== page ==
The Arizona Diamondbacks have BK's back. They take care of their closer, and they believe in him, and they'll be all over anybody who tries to mess with him or take advantage of him. He's their guy, and they don't have a problem letting you know it.
For Byung-Hyun Kim, it's good to have friends.
The man has needed them, that's for sure. He needed them even before the World Series, when late-night comics were warming up the audience by saying "Byung-Hyun Kim is Korean for Bill Buckner."
The Diamondbacks take care of BK because they've seen him grow up. They know there's a distinct difference between Kim and the other Asian stars who have made an impact on the big leagues the last few years. Ichiro and Nomo and Shinjo all made it there first -- but Kim made it here, as a kid, on the big stage. They saw the mistakes he made (sleeping in a room off the bullpen during games, bringing burgers into the bullpen), and they've seen how hard he's worked to both fit in and succeed.
These guys -- these friends -- aren't going to let three homers in the World Series (a World Series they won, they're eager to add) foul any of it.
Todd Stottlemyre pulls up a chair next to his locker, offers it and starts talking. He watched Kim be indoctrinated into two cultures -- America and the big leagues -- and he was fascinated by it. Stottlemyre grew up as the son of a big-leaguer, and he remembers wondering if he was saying the right thing or doing the right thing when he broke into the show. He watched Kim and wondered what must be going through his mind -- the game, the culture, the language, the customs. Where do you start?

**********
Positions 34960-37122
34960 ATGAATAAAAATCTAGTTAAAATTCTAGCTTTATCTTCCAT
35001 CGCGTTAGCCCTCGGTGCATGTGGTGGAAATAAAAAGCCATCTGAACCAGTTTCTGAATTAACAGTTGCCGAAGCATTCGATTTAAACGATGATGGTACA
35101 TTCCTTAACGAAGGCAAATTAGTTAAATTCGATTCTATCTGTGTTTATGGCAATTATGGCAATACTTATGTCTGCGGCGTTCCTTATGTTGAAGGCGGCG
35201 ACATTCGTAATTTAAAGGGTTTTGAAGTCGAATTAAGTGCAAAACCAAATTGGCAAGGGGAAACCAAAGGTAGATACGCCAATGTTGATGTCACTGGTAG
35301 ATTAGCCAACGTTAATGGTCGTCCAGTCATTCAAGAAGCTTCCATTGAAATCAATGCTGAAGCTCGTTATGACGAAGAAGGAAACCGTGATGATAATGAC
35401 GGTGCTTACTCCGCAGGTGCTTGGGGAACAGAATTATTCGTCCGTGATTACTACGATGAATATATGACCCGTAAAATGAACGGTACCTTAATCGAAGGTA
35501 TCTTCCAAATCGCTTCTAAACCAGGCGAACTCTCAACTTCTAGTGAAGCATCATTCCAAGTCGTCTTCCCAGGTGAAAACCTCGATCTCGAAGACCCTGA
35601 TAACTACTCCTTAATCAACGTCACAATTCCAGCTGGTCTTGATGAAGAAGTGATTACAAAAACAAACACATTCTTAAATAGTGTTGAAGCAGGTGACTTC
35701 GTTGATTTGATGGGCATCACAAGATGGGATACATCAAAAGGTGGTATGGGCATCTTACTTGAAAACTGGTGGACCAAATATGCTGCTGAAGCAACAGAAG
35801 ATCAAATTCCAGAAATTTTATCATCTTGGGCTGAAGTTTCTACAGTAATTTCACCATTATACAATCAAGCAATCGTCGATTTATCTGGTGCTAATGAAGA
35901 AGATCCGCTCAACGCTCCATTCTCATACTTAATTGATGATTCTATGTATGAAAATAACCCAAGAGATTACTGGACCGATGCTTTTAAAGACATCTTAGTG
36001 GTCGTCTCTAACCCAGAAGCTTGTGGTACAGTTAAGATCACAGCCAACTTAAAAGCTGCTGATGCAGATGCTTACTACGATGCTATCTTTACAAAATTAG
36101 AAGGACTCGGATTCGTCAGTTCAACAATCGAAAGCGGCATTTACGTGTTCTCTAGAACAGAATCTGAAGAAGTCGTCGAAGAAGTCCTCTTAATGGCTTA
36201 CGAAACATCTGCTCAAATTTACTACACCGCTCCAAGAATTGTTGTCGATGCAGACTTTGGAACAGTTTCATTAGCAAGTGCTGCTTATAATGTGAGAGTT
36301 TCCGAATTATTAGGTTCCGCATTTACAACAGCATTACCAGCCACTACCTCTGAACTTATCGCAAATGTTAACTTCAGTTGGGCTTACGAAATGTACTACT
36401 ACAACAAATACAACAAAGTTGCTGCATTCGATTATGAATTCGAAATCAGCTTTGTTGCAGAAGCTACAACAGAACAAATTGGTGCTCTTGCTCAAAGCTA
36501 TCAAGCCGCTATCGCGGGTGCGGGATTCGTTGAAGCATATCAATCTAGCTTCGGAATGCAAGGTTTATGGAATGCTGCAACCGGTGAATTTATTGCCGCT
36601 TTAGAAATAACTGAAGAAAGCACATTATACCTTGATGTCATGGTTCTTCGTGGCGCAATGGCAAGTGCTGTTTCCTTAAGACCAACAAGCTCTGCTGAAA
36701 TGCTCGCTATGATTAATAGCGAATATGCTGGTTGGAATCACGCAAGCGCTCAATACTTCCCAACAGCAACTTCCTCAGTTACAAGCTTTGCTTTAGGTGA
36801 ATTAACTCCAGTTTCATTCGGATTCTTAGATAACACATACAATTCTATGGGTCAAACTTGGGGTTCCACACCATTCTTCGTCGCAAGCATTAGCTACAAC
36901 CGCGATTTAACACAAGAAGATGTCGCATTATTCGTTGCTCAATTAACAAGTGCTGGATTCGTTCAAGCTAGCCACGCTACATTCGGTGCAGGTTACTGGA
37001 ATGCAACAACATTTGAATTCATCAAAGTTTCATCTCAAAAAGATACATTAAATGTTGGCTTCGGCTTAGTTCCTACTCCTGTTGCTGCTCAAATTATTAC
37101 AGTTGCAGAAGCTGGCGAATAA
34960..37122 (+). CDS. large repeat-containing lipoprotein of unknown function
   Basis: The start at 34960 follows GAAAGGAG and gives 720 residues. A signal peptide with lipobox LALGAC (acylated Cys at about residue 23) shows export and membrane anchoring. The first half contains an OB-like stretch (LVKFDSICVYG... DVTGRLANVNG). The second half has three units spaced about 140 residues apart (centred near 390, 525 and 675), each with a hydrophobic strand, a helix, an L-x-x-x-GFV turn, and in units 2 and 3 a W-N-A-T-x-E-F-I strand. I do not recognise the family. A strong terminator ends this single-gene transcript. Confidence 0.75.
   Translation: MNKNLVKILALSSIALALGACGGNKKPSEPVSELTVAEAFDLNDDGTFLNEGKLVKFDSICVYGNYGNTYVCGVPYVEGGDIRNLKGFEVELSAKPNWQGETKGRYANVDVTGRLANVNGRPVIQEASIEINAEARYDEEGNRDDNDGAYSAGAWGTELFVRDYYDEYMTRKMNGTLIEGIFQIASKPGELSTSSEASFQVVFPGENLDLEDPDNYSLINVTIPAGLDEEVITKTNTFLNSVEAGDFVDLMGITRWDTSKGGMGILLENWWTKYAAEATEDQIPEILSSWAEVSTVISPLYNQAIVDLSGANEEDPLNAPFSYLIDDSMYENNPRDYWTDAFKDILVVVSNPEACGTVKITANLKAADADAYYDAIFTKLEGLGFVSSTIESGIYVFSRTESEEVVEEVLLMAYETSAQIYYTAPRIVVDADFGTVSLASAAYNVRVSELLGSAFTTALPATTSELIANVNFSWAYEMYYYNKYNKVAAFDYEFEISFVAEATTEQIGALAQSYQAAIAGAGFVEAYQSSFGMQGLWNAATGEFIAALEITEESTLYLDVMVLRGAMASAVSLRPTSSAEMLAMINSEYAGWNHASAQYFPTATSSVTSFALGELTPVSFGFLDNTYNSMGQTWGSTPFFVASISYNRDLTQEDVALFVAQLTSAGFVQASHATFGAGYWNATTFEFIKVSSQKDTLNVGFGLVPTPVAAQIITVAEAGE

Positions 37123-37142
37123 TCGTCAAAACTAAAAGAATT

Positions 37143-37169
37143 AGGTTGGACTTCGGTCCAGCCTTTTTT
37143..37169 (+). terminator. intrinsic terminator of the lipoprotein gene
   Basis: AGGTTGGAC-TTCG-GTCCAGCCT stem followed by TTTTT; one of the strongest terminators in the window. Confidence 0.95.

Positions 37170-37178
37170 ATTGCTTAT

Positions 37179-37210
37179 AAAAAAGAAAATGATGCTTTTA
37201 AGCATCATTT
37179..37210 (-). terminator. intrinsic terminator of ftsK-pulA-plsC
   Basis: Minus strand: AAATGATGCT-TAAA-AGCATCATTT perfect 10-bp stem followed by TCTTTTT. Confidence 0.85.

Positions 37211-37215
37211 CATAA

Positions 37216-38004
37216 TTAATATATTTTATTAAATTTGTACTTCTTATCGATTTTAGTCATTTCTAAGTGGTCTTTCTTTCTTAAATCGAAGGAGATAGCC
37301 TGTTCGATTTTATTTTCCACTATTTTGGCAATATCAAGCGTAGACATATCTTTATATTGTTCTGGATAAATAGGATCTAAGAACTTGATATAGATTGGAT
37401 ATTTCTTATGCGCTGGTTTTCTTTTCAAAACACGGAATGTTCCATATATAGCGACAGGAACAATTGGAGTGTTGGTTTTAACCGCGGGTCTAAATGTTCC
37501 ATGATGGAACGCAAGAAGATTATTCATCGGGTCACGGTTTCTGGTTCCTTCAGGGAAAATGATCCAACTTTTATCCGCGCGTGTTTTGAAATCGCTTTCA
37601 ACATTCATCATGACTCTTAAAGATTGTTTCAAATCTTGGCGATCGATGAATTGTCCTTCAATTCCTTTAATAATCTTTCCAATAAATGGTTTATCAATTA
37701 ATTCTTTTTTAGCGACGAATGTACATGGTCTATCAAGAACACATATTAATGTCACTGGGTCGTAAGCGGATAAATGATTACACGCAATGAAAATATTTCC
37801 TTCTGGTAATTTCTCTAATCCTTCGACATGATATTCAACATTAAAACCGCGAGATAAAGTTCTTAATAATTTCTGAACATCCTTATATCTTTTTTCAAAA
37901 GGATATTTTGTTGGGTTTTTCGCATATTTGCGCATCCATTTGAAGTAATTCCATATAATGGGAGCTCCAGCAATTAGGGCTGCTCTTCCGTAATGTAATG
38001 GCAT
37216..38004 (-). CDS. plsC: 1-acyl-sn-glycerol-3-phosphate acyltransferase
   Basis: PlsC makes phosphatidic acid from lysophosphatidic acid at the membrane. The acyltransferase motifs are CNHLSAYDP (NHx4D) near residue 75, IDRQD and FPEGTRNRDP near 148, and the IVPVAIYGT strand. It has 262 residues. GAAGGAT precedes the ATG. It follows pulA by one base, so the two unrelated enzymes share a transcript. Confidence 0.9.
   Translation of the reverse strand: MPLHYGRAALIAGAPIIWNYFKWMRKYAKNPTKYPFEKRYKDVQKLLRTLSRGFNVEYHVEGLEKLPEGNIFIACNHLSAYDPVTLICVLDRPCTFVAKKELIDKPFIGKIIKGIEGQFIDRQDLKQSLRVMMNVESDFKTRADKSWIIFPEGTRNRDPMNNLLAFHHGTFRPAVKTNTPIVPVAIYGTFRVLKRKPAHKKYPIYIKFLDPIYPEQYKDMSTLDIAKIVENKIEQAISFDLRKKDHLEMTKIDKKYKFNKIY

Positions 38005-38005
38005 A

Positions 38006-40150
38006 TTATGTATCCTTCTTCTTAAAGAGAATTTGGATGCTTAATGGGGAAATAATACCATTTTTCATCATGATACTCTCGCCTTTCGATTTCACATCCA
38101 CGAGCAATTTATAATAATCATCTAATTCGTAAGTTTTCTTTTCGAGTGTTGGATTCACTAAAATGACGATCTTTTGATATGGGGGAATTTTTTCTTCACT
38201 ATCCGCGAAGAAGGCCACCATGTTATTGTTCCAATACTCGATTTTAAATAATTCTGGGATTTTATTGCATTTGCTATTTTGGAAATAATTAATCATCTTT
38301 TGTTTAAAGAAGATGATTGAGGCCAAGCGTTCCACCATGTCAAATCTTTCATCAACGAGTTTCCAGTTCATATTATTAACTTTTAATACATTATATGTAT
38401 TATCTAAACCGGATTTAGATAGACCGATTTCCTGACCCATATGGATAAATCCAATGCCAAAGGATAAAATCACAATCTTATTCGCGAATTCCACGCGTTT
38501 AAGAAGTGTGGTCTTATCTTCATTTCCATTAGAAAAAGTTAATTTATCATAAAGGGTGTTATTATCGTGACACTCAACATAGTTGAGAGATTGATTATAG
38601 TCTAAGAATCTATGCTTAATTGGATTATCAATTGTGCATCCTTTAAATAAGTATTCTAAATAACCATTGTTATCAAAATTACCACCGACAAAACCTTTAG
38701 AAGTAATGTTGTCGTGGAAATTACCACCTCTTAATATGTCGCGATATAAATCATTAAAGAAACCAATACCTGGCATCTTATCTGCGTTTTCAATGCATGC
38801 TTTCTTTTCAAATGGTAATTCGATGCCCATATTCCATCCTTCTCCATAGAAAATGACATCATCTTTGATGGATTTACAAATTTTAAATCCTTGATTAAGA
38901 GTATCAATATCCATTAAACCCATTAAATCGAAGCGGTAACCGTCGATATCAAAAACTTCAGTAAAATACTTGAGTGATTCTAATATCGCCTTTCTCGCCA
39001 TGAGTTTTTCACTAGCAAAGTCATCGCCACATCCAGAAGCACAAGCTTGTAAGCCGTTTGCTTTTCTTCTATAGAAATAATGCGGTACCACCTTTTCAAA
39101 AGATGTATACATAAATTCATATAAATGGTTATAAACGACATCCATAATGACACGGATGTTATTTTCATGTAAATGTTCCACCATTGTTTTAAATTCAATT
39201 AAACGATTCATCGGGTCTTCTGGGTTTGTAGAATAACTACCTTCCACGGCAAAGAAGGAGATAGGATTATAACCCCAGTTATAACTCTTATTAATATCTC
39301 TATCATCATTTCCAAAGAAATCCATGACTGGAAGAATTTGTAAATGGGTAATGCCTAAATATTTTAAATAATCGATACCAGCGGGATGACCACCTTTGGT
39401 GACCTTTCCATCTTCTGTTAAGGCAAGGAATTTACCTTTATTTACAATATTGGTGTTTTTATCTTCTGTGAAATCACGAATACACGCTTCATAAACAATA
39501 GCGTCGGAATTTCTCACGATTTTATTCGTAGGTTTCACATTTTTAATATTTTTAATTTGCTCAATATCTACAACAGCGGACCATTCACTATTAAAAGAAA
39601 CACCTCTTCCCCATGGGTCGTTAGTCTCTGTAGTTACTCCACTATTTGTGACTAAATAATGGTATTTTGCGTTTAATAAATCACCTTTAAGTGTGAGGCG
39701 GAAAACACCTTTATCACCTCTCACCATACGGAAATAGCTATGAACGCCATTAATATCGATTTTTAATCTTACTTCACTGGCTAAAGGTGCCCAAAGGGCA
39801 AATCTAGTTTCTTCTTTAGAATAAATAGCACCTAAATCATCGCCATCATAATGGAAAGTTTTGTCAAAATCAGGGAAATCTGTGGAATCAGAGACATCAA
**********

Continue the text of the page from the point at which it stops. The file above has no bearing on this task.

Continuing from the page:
"He didn't know what was going on," Stottlemyre said. "Do you realize how strong you have to be to make your way in this game when you don't even understand what people are saying? It's hard enough when you speak the language, and to have everything coming at him at once? I think what this kid has done is incredible."
And that's why they stick by him. I walked around the Diamondbacks clubhouse talking to players about Kim and it was the closest I've felt to being in a house of false walls. Mark Grace, Mike Morgan, Damian Miller, Steve Finley -- they all wanted to make sure this wasn't a magazine story that would dwell on old wounds.
"As far as I can tell, he's fine," manager Bob Brenly said. "I haven't been given any reason to believe he's been affected by this. Obviously, it might have been different if we'd lost, but I guess we'll never know that, will we?"
So far, Kim looks more than fine. Not only does he appear unaffected by his World Series misfortune, he seems energized by it. In his first 10 appearances, he has five saves, a 0.84 ERA and a remarkable 20 strikeouts in 10 2/3 innings. That's 20 strikeouts out of 32 outs, territory usually reserved for his teammates Randy Johnson and Curt Schilling.
When it was mentioned to Brenly that it's a good bet Kim has never even heard the tragic tale of Donnie Moore, Brenly's voice acquired an edge that could slice rock. "No, he doesn't," he said. "And you know what? He doesn't need to know, either."
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